Some people get frustrated by the four separate accounts of Jesus’ life on earth found in the New Testament. There’s repetition, but also confusion, as they don’t always include the same stories, or in the same detail, or in the same order. Much effort has been spent trying to perfectly harmonize all four perspectives, but although that’s worthwhile, it’s also a mistake to eliminate the particular flavors that each of the authors infused into the work. These flavors show up in many forms, sometimes giving us insight into Jesus, his teaching, and the Kingdom of Heaven.
One of these little insights comes at the very beginning of Mark’s gospel. Of the four, his is the shortest by a longshot. This is mostly due to his concise, just-the-facts approach, and from the beginning it’s apparent that he intends to spend as little text as he possibly can on an introduction. Where Matthew begins with Jesus’ genealogy back to Abraham, Luke begins by discussing his writing approach and telling us about Jesus’ distant cousin’s parents, and John writes a dense, yet profound assessment of the nature of light and truth, Mark simply says, “The beginning of the gospel of Jesus Christ, the Son of God” (Mk 1.1), spends a few sentences telling us about John the Baptist, and by verse 9 is covering Jesus’ baptism. He picks up 30 years after Luke, 2000 years after Matthew, and eons after John, and rather than slowly developing the character of Jesus, by the end of chapter 1 Jesus has been tempted in the wilderness, begun preaching the gospel, called disciples, and healed a large number number of sick people. He sets a very quick pace, and we’re hard pressed to keep up.
Mark’s favorite word is “immediately.” It’s a fairly common word in the New Testament narratives, often used as a transition to the next episode. Matthew uses it 14 times, and Luke 12 times in his gospel, as well as another 13 in Acts. Mark, in the shortest of the books mentioned, uses it 35 times, and nine of those occur before he’s concluded the first chapter (vv10, 12, 18, 20, 21, 23, 29, 30, and 42). To some extent, that’s just because of their personal preferences and writing styles; but it helps to showcase Mark’s approach toward telling this whole story. Throughout his gospel and especially in the first chapter, he’s deliberately emphasizing how quickly all of this happened. It’s a rapid-fire course of events with very little time in between to process. By emphasizing the speed with which these events took place, Mark gives us a window into the experience of most of the people who heard of them in real time, who weren’t actively following Jesus around, who were distracted by the normal, everyday cares of life, and for whom all of this happened very…suddenly. As Mark tells us after the first healing he records, “at once his fame spread everywhere throughout all the surrounding region of Galilee” (Mk 1.28).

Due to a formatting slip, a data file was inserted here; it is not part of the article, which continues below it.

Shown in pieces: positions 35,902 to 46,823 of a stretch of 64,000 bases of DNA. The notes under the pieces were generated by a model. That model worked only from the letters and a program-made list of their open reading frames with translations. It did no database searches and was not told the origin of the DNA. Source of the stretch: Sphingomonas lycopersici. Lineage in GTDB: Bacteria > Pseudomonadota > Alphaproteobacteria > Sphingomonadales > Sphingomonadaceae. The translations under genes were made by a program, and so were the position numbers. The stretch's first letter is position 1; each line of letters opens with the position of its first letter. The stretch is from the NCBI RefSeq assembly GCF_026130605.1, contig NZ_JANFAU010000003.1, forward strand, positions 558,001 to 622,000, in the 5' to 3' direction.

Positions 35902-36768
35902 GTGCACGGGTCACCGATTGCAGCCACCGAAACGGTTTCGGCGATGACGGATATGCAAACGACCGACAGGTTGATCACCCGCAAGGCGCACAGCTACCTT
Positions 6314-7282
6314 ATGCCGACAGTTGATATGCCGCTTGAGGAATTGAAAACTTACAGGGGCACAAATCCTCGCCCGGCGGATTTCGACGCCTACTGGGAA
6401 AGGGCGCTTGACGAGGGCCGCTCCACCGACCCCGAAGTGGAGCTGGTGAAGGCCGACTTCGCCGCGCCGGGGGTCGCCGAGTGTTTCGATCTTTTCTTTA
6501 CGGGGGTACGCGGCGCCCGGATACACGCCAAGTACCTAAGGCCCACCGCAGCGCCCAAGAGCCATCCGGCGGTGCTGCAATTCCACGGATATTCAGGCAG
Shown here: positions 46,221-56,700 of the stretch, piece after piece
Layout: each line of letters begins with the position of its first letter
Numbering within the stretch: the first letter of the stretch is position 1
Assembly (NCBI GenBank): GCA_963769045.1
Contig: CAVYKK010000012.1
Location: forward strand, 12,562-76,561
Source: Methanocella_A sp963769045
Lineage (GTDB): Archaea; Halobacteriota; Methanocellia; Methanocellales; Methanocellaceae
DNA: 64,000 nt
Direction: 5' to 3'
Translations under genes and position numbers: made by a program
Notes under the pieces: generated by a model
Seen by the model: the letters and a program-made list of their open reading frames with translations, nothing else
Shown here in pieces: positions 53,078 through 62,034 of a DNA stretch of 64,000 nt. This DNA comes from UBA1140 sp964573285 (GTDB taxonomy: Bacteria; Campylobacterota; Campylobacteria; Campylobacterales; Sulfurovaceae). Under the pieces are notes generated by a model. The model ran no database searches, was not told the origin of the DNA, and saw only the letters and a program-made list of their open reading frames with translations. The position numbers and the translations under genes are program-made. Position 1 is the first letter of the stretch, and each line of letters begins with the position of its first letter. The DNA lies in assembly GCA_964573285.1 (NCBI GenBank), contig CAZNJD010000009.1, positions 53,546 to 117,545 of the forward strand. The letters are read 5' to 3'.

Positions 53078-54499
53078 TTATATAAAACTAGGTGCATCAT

Why does Mark do this? What is the point of demonstrating more clearly the swiftness of all that Jesus did here on earth? It matches the predictions God makes elsewhere about the judgments he will bring on the wicked. For example, he tells Babylon,
These two things shall come to you
in a moment, in one day;
the loss of children and widowhood
shall come upon you in full measure (Isaiah 47.9)
Speaking of a different “Babylon” several centuries later, a voice from heaven says,
For this reason her plagues will come in a single day,
death and mourning and famine,
and she will be burned up with fire;
for mighty is the Lord God who has judged her. (Revelation 18.8)
More follows in verses 10, 17, and 19, in these cases speaking of “a single hour.” The point in each one is that God has been patient, and has given ample warning of harsh judgments to come. He gave them plenty of time to repent and turn toward him, but now that the day has come, there will be no escaping. In the blink of an eye, everything is changed.
Jesus’ coming did represent a judgment, but it also represented the opposite—good news. That included a need for repentance, as Mark notes in both John’s teaching (Mk 1.4) and Jesus’ (Mk 1.15). But instead of that repentance simply pushing off God’s wrath for a little while, it brought about, for the first time, a genuine cleansing, healing, and God’s favor. He did all of that in a period of, at most, three years. Even in terms of our lifespan, three years is short, and yet in that brief time, while it was never quite like the flipping of a switch, everything changed.
Today, we often content ourselves with slow, incremental progress, or even just managing to keep things steady. While both of those are better than a continuous descent into hell, it’s important that we not become complacent. As Mark records later, referring to the coming destruction of Jerusalem, “concerning that day or that hour, no one knows, not even the angels in heaven, nor the Son, but only the Father” (Mk 13.32). It’s dangerous to say, “I’ll be ready when the time comes,” either for your death or for Christ’s return. You don’t know when that time will be. You need to be ready, now. If there are still hurdles between you and God, don’t put them off until you’ve figured out every last detail, or mastered the history and philosophy of Christianity in the western world. Perhaps you’ll have time for that later, but for now, you need to deal with whatever separates you from God’s love, immediately.